Denver, CO (PressExposure) November 21, 2009 -- The clock is ticking for taxpayers to secure their end-of-the year tax breaks and many Americans who qualify for a tax shelter are not utilizing it.
"That's because many people are completely unaware of a special retirement vehicle that offers the self-employed a way to make significant contributions," said financial expert, Jeff Nabers, CEO of Nabers Group.
The Solo 401k account offers powerful features that are not available to those who invest in traditional IRA or 401k accounts.
"One special feature of the Solo 401k is that it can be run by the accountholder. You don't have to open it up at a Wall Street-focused firm. That means that you're not stuck to ordering your investments off of a menu that offers only stocks, bonds, and mutual funds," explains Nabers.
The volatile stock market and significant losses that many investors suffered have caused them to look for alternative options. Nabers says that's where the Solo 401k can really be helpful. "Using the Solo 401k, people can invest in real estate, gold, foreign annuities, foreign currency, small businesses, and much more," said Nabers.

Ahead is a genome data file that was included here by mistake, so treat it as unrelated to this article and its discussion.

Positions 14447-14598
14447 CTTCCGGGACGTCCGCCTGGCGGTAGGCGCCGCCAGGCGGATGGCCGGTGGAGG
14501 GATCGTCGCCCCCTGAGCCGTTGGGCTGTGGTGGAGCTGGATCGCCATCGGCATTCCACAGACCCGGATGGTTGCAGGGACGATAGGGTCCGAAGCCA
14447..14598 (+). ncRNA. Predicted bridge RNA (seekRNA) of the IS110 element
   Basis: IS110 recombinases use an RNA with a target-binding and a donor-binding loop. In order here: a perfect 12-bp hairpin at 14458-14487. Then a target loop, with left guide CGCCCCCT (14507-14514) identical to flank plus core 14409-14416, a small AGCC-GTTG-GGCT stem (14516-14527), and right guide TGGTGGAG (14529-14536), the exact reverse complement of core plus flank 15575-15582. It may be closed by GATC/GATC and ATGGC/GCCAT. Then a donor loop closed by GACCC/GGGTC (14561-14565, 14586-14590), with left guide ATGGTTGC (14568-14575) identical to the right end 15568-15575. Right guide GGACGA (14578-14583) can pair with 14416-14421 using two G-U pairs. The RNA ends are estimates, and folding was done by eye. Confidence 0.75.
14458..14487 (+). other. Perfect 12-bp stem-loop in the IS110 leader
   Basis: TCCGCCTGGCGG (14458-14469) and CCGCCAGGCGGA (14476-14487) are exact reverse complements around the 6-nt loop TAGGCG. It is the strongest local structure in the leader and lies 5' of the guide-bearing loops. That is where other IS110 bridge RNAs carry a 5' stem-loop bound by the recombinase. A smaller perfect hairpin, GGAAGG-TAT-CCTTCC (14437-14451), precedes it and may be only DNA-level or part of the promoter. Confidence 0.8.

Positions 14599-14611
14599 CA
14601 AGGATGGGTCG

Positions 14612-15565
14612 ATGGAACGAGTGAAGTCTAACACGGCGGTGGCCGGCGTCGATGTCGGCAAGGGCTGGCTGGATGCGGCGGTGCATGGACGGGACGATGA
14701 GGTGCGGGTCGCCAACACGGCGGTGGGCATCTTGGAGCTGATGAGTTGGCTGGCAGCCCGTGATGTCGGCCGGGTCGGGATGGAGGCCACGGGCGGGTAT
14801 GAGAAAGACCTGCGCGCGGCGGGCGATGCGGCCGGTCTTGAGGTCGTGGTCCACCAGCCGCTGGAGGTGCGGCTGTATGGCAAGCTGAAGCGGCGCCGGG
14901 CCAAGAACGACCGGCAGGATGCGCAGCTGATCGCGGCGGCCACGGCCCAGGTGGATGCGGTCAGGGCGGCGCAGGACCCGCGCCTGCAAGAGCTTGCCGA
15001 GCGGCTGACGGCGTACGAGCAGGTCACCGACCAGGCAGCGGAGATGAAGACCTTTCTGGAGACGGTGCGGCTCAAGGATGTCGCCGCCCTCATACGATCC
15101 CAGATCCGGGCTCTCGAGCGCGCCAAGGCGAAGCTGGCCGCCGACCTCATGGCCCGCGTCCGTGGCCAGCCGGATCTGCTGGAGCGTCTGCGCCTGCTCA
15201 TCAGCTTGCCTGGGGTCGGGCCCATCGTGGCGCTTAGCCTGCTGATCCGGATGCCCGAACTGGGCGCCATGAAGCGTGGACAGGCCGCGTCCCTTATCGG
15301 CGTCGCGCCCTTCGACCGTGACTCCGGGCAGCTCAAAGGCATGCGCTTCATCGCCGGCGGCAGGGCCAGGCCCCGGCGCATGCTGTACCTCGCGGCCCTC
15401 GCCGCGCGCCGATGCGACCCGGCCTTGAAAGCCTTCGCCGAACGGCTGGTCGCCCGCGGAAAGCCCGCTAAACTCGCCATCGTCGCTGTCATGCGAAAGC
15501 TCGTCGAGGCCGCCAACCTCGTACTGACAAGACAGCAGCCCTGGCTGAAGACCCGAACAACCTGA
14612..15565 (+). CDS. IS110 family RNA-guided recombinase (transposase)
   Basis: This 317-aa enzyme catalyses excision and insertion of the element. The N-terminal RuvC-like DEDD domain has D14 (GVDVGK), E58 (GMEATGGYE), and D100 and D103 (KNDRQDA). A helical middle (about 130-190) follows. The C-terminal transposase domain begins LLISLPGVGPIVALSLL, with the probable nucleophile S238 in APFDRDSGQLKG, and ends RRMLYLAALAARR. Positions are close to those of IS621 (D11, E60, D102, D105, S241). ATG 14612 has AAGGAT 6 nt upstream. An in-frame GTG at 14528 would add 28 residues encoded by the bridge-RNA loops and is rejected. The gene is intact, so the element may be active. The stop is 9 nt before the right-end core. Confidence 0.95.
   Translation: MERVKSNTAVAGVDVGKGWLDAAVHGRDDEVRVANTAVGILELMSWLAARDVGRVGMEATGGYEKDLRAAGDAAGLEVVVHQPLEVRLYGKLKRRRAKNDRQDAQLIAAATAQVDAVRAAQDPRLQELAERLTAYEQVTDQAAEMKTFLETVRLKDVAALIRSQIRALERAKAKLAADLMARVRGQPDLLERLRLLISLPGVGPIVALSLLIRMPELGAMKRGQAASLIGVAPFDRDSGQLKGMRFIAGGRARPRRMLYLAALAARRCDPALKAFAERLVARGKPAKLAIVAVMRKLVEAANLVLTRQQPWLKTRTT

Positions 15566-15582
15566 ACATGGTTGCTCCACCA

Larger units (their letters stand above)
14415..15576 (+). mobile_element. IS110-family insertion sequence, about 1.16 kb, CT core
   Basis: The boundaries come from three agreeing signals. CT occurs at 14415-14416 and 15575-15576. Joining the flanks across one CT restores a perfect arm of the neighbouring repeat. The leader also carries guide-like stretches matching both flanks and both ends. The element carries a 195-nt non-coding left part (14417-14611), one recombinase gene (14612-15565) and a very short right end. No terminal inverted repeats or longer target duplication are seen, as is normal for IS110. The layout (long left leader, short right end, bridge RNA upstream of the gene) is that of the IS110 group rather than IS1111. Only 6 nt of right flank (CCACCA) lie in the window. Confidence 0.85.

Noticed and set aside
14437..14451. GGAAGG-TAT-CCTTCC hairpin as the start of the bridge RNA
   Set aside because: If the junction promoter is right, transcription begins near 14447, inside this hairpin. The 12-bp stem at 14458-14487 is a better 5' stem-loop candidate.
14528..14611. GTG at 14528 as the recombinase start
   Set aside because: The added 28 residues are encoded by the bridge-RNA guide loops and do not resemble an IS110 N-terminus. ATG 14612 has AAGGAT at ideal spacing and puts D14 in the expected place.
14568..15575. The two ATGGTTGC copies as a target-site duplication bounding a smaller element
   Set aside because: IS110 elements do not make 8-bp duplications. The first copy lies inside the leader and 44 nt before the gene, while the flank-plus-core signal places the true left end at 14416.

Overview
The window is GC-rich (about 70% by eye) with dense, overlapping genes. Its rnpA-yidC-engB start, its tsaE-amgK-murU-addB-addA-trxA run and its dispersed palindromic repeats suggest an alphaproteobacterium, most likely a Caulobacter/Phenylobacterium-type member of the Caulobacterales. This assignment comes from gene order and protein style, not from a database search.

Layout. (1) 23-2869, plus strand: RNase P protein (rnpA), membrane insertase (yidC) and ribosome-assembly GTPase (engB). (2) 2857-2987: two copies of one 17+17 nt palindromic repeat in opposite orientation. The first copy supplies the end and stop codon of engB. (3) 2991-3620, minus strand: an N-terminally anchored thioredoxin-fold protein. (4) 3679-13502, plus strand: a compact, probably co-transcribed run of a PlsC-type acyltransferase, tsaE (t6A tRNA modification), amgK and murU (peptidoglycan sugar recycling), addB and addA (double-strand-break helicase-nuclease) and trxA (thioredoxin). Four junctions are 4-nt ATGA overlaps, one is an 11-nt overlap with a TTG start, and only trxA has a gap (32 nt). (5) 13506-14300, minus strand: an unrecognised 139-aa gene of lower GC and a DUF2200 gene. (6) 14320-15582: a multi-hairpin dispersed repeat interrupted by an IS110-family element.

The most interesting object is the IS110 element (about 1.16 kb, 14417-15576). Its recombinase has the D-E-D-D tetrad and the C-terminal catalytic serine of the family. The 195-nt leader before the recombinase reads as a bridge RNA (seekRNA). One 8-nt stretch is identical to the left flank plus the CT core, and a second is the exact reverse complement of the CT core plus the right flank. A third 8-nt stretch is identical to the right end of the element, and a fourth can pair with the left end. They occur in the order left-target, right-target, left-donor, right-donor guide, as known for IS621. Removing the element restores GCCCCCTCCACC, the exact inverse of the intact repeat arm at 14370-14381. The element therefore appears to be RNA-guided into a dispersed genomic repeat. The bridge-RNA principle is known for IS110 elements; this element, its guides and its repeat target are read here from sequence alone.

Even better, the Solo 401k allows accountholders to make large retirement contributions totaling more than $50,000.
"The maximum contributions are approximately ten times higher than with a traditional IRA," said Nabers. Sole proprietors can contribute $49,000 per year or $54,500 per year if they are over the age of 50. If the spouse is part of the company, that person can contribute an additional $49,000 or $54,500.
"The frustrating part about the Solo 401k is that not enough self-employed people know about it or how it can help them," said Nabers. Many self-employed find they're in need of cash but few know that this type of retirement vehicle offers a way to borrow the money and pay it back with interest to your own retirement account.
Solo 401k accountholders can borrow up to $50,000 or 50 percent of the account's value. Loans can be taken out for any reason and repaid over a period of five years.
This may sound like the perfect option for the self-employed but, for those who delay, the opportunity to create a tax shelter will be lost for 2009 tax returns. The clocking is ticking--sole proprietors and small business owners have until December 31 to open a Solo 401k account for 2009.